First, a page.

I fear abandonment. I make art. I scream. I accuse my abusers- my parents, my lovers. I write them beautiful, violent poems. I sketch them with fiery hands in pages of my notebooks. I watch the movement of my own blood following gravity down my forearm toward my fingertips from spaces where my skin has been opened- moments where my mouth could only remain closed despite the need for release. And in all of these acts- I bleed, I scream, I sketch- a hysterical fear of abandonment.
Are you reading this and imagining a mother or girlfriend who runs away, leaving me alone and aching? These are neglects I know well, and so do not count in my arsenal of comrades- persons or things I feel close enough to to fear abandonment by.
Instead, I seek the resilience of and therefore fear the departure of others who find solace in drawing, stunning poetry, and shards of glass to flesh. What if I am left alone without these fierce, aching young people who, without being close, offer a reflection of myself?
I don't mean to be cryptic. On Christmas day I got an e-mail- haphazardly sent to a random collection of people connected to Camp Kinderland, the summer camp I attended as a child and worked at thereafter, informing us of the death of a woman a year older than me. Suicide. She had been my first best friend at camp and gone on to be intimidating and cliquey in the years to follow. It's been over a decade since we were really friends.
It hit me hard. It stuck to my insides. It sat in my stomach.
Because I was barely holding on by the time Christmas came. I had been spending days alone on the jetties of Coney Island, trying to find safety in the constancy of waves meeting shore, and a reason to stick around. Suicide has never been melo-dramatic to me. It has been a reality sorely situated in everyday decisions. For me, it is symbiotic. It was made clear to me from a very young age, both verbally and otherwise, that I was my mother's reason for staying alive. In fact, my first summer at Kinderland, the July I spent looking up to Emma, the young woman who is now gone, my mother attempted suicide. She drank a bottle of poisonous chemicals meant to kill infestations of bugs. She snuck out of the ER covered in charcoal and bile and walked home down seventh avenue in Manhattan poisoned, dehydrated, maybe only kind of alive. This is a lived decision in the life I share with my mother and our lives apart. It is spending middle school with best friends in the children's psych ward at Saint Vincent's hospital. It is not smoke and mirrors. It is terrifying. It is simply there.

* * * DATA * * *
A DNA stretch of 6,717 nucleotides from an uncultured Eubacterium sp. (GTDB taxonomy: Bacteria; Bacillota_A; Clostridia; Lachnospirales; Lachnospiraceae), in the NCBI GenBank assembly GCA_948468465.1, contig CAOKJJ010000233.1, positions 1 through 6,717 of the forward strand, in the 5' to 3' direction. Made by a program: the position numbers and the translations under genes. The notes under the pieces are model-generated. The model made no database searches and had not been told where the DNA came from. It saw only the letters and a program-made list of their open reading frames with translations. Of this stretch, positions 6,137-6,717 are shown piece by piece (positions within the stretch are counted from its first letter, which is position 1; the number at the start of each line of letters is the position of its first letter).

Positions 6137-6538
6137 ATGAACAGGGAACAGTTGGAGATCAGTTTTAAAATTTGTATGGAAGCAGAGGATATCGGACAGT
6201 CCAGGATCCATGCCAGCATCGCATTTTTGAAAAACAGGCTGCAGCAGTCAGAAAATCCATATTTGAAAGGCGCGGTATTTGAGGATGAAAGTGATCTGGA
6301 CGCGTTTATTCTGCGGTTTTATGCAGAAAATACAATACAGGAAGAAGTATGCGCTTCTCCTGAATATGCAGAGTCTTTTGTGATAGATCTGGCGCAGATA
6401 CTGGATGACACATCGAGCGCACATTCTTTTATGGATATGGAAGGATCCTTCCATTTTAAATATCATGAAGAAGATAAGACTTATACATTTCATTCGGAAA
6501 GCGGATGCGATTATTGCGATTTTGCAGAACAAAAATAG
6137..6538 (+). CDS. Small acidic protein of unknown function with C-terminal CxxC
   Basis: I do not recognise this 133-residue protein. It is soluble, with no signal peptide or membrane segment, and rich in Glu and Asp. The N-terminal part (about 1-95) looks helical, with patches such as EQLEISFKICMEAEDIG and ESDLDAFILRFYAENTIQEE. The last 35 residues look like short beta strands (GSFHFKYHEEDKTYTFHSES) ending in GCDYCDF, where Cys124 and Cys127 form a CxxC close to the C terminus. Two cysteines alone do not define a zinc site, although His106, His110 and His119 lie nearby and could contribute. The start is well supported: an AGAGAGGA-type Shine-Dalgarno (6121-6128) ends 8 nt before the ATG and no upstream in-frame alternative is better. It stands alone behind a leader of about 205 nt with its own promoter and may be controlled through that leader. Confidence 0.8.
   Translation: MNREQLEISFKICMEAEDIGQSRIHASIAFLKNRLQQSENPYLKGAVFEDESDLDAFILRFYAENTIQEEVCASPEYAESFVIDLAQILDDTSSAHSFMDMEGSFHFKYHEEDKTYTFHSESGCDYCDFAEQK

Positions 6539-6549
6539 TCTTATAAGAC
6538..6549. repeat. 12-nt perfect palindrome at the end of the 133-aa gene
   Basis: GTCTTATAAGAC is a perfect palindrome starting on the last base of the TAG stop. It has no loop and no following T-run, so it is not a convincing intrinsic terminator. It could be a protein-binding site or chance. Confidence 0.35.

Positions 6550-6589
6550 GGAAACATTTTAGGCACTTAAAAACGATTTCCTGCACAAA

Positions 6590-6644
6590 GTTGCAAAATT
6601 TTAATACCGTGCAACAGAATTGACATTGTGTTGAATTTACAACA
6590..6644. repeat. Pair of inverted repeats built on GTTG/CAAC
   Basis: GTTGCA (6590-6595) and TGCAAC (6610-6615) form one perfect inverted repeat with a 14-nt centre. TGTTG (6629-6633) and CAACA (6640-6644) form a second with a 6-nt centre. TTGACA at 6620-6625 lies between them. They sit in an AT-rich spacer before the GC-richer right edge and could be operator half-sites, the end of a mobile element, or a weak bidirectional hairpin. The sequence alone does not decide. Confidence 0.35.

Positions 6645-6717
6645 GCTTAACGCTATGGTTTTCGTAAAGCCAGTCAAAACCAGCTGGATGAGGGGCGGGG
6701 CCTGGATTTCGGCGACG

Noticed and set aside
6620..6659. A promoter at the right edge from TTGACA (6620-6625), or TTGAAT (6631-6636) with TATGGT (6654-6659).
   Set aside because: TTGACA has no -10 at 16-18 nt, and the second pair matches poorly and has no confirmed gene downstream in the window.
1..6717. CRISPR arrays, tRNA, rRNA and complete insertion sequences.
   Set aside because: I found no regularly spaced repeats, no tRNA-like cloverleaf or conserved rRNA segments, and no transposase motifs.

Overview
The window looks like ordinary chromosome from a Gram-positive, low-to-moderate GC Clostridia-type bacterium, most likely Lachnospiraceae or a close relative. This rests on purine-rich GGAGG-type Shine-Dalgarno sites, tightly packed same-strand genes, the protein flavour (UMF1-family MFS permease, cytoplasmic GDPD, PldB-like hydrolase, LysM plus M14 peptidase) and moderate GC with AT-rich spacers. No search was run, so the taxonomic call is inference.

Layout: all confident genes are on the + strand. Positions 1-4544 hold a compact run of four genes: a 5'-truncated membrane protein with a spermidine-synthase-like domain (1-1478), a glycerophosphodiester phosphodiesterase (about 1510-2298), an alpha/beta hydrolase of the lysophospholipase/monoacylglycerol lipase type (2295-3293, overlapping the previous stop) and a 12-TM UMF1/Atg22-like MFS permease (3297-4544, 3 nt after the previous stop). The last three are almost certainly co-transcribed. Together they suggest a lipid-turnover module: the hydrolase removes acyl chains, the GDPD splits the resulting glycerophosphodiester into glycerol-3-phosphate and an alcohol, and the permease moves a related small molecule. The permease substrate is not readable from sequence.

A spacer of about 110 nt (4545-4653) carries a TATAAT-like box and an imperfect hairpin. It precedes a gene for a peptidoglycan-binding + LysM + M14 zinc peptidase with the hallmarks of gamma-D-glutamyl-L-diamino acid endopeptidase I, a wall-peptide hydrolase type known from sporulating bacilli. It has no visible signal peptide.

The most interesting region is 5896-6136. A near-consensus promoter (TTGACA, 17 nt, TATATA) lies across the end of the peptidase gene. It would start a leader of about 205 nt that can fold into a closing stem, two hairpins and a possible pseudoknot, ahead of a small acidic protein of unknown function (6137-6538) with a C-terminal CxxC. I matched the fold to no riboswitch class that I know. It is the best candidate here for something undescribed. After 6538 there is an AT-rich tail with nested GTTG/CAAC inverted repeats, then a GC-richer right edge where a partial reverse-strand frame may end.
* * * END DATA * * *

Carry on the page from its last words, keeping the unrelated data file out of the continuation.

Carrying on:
So tonight I sorted through the handful of websites that mourned Emma's suicide and celebrated her creative powers. We haven't been friends for years and still I feel hurt and small and abandoned- there's one less being to carry the aching-young-creating fire. Where is the lesson that more of us need to survive? That we need each other even without knowing each other?
It seems that there is a dangerous edge created by working to understand and humanize suicide and self-destruction. There is nothing hard for me to understand about the fact that she is gone. And that is a brilliant reason both to keep on, and a lack of reason not to let go.
Suicide is not a consideration for me today but I will not call it, "nowhere near me," today. Because feeling its closeness, its literal heat against me when I heard about Emma was a kick in the stomach- a reminder of how close this always is. And how essential it is to recognize its presence- to look it in the eye- to know it enough to relate to it as its equal.
There will be more on this, but for now I'll raise her up by sharing the organization donations in her honor are being made to:
And a website exhibiting some of her art:
John O'Donahue wrote for Emma,
May there be some beautiful surprise
Waiting for you inside death
Something you never knew or felt,
Which with one simple touch
Absolves you of all loneliness and loss,
As you quicken within the embrace
For which your soul was eternally made.